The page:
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Philip the Good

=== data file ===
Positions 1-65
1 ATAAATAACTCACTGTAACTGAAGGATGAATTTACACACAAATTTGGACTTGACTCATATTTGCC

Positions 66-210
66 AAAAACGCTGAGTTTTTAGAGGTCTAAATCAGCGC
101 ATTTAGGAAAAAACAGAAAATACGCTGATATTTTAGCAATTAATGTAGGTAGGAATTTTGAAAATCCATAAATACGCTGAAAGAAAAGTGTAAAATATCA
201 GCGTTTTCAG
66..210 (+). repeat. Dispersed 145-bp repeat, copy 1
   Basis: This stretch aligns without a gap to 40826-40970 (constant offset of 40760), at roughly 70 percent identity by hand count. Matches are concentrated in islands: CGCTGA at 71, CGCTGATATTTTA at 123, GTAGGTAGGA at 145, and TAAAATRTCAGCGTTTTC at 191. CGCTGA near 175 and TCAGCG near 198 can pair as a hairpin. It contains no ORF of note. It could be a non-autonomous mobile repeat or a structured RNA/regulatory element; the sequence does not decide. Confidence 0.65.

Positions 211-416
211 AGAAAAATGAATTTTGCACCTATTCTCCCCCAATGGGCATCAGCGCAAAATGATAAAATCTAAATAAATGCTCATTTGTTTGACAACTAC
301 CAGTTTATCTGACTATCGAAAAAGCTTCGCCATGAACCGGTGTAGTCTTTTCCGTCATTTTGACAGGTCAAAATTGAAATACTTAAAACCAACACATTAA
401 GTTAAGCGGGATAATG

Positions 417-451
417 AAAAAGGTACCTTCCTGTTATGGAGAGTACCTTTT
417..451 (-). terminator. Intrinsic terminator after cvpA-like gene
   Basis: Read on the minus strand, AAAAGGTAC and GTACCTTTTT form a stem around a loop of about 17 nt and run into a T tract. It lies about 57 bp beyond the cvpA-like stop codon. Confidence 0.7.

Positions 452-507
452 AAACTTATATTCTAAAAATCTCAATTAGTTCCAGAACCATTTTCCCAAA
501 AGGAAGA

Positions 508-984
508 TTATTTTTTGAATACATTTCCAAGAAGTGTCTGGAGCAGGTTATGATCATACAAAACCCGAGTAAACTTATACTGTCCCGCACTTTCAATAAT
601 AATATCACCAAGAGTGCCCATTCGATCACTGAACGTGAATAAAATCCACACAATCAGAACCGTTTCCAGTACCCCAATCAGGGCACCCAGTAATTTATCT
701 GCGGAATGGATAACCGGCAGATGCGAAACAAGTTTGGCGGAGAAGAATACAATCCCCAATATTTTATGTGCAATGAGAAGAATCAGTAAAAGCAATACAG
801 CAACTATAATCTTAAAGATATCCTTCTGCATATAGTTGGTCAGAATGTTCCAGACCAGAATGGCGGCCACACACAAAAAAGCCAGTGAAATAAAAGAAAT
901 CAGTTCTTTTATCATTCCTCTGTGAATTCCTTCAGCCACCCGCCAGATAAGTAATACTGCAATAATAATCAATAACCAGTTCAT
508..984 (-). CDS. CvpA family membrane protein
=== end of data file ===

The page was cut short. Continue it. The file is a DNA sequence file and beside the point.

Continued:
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Duke of Burgundy (1419–67). His first act as Duke of Burgundy was to forge an alliance with Henry V of England, signing the Treaty of Troyes, in which Queen Isabella of France named Henry V as successor to the French throne. Philip was a powerful ally: by the early decades of the 15th century his territories included Namur (acquired 1421), Holland and Zeeland (1428), Brabant (1430), Luxembourg (1435) and the bishoprics of Liège, Cambrai, and Utrecht were under Burgundian control. Some were his by inheritance, others had come through marriage, purchase, or conquest and they combined to constitute a formidable ‘state’. The Treaty of Arras (1435) released Philip from the duty of doing homage to the French king and rendered him virtually independent of royal control. However, the king of France succeeded in breaking the alliance between France and England and from 1435 France and Burgundy joined forces to wage war on England. The imposition of taxes on the Burgundians provoked a rebellion, led by Ghent, but the rebels (of whom 20,000 were killed) were defeated (1454). Philip's court in Burgundy was the most prosperous and civilized in Europe. He founded an order of chivalry, the Order of the Golden Fleece, and patronized Flemish painters.

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